Memo To Mel: Forget Amnesty; The American People Have Spoken
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Last week I predicted that, despite hand wringing from distraught Republicans that the recently elected Democratic Congress would hand over an amnesty/guest-worker program to President Bush, no such thing would happen.

And today, even in light of Bush's nomination of Florida Senator Melquiades Martinez to head the Republican National Committee, I'm sticking firmly to my guns.

With or without Martinez, amnesty will fail.

In the first place, Martinez's appointment is—in a perverse way—good for us. Anything that infuriates the Republican base as it relates to immigration is great. Let's keep the pot stirred!

And when Bush snubs his nose as callously toward Republicans as he did in this latest move, so much the better.

As long as Bush keeps rubbing salt in the Republican Party wounds, he'll have a hard time getting a game of jacks on Capitol Hill—let alone major immigration legislation reform—from the new Congress.

Let's look at what we have.

  • First, assume we have four major amnesty players: Bush, Martinez and Speakers Harry Reid and Nancy Pelosi. Bush wants amnesty—so what? Bush is the lamest lame duck in presidential history. Martinez certainly would prefer a nice juicy amnesty—but is he willing to pay the political price? Not up for re-election until 2010, amnesty is a dicey platform on which to stake his nascent political career. And, given two choices—holding Congress in 2008 or amnesty for illegal aliens—which do you think Reid and Pelosi would opt for?

  • Second, no matter who in our treasonous foursome wants what, the dynamic of immigration politics remains unchanged. Real, honest-to-God U.S. Representatives must be—at a frozen moment in time—convinced that a "Yea" vote on amnesty will help to get them re-elected in 2008. That's a tall, tall order.

Summarized: it doesn't matter what Bush, et al want; Congress has to vote for it.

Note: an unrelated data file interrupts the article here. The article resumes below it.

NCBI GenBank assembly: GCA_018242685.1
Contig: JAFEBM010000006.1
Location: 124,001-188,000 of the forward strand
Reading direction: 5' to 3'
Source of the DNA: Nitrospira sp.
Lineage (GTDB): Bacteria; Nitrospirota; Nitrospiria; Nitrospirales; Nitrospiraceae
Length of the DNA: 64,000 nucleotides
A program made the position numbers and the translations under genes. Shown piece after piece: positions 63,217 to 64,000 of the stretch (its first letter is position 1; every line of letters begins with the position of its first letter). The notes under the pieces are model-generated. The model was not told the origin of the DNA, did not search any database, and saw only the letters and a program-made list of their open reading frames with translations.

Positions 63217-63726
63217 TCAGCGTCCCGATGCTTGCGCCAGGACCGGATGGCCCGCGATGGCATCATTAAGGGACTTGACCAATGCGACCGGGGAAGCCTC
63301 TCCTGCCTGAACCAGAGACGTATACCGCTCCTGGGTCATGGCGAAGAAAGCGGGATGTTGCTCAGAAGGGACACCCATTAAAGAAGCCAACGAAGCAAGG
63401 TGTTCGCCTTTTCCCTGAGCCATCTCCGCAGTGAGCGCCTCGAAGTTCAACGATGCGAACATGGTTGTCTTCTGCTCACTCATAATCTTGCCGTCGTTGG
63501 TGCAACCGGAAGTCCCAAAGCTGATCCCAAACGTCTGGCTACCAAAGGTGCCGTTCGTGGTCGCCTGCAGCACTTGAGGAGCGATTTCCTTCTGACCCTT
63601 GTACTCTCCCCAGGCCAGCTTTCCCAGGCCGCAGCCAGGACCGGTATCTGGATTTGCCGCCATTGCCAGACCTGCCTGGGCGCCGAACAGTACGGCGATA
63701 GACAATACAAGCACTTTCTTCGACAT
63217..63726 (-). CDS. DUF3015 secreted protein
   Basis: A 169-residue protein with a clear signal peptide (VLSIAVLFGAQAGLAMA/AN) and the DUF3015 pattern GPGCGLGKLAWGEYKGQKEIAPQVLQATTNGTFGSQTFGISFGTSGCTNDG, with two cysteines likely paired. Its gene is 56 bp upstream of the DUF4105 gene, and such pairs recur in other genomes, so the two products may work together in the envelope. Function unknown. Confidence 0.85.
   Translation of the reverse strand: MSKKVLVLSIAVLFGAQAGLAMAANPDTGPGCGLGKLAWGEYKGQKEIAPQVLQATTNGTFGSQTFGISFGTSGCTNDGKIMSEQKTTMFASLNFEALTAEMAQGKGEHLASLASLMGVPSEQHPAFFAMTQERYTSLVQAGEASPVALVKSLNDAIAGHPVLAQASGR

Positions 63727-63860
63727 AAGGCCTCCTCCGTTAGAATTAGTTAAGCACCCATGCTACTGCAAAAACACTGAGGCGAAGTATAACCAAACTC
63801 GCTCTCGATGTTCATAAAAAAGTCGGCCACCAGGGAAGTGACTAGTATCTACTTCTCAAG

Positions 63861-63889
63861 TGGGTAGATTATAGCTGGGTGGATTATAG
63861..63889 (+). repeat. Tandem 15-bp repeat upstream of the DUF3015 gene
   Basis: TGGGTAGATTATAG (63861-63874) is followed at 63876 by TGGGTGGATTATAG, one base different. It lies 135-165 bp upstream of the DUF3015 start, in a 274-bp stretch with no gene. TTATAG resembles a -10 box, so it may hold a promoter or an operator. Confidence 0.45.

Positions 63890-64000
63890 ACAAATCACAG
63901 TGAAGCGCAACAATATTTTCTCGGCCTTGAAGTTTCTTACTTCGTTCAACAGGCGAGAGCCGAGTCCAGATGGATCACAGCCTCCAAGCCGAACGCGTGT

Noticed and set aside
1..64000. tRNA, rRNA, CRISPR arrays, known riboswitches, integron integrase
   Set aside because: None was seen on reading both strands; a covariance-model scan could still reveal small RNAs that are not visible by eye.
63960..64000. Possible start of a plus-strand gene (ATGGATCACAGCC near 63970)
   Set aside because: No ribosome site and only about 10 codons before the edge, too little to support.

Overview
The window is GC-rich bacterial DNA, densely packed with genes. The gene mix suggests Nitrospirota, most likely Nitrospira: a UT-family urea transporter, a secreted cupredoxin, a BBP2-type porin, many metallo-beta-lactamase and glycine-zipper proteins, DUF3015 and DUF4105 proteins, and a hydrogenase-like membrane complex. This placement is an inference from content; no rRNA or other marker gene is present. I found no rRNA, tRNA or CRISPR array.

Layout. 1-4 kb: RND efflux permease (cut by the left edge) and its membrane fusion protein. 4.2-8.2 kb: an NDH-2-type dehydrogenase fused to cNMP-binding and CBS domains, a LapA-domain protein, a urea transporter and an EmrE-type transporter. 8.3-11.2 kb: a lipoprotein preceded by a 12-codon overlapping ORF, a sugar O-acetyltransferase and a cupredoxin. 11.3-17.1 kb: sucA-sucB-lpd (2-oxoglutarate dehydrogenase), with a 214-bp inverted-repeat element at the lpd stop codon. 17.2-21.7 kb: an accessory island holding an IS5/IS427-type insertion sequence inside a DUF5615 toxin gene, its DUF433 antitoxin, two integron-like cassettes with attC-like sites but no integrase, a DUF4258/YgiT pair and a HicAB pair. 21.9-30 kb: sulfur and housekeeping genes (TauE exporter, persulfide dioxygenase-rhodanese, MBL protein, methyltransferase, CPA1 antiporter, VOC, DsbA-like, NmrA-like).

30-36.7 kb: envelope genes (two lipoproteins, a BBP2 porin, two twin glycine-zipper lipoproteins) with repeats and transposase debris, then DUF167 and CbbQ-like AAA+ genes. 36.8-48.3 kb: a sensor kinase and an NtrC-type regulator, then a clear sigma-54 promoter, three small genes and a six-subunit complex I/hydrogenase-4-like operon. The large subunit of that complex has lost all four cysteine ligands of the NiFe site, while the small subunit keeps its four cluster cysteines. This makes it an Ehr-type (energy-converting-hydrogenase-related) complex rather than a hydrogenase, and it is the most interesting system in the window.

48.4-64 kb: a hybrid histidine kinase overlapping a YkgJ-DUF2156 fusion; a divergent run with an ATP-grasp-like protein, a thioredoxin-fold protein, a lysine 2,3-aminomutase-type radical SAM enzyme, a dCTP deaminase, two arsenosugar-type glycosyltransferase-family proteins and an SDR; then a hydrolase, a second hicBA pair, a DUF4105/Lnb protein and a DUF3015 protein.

Despite agitating by the Hispanic activists like Armando Navarro—"But if they (the Democrats) hope to capture the White House in 2008, they better listen to us." [ Immigrant Groups Prepare Big Push for Reform, Are Hopeful Over Democrats' Ascendance, Associated Press, November 16, 2006] and regardless of the fifty-odd hard anti-American core in the Congress like Mike Pence, John McCain and Teddy Kennedy, we'll prevail.

History is on our side!

Our opponents have not moved one inch forward in more than six years of amnesty battles. We have consistently repelled them.

In 2000, Congress passed the LIFE Act, a re-instatement of the rolling Section of 245(i) for 900.000 illegal aliens. (Briefly, 245 (i) allows an illegal alien to apply for adjustment of status and pay a $1,000 fine to become eligible for a green card. Full details here.)

Since then, four separate attempts to extend 245 (i)  have been voted down.

And at least three major amnesties/guest worker bills died on the vines for lack of broad-based support:

  • H.R. 2330, also introduced in 2005 by Rep. Jim Kolbe and Rep. Carlos Gutierrez

  • S. 2611, the 2006 Martinez-Charles Hagel immigration and amnesty acceleration bill.

Remember that the circumstances surrounding those earlier amnesties were identical to what we face to day—ethnic lobbyists, corporate interests, churches, the MSM and the White House insisting that " comprehensive immigration reform" was inevitable.

Each time, they were wrong.

Ours is a tremendous record of resistance. The side that should be afraid of failure is theirs—not ours.

Joe Guzzardi [ e-mail him] is the Editor of VDARE.COM Letters to the Editor. In addition, he is an English teacher at the Lodi Adult School and has been writing a weekly newspaper column since 1988. This column is exclusive to VDARE.COM.

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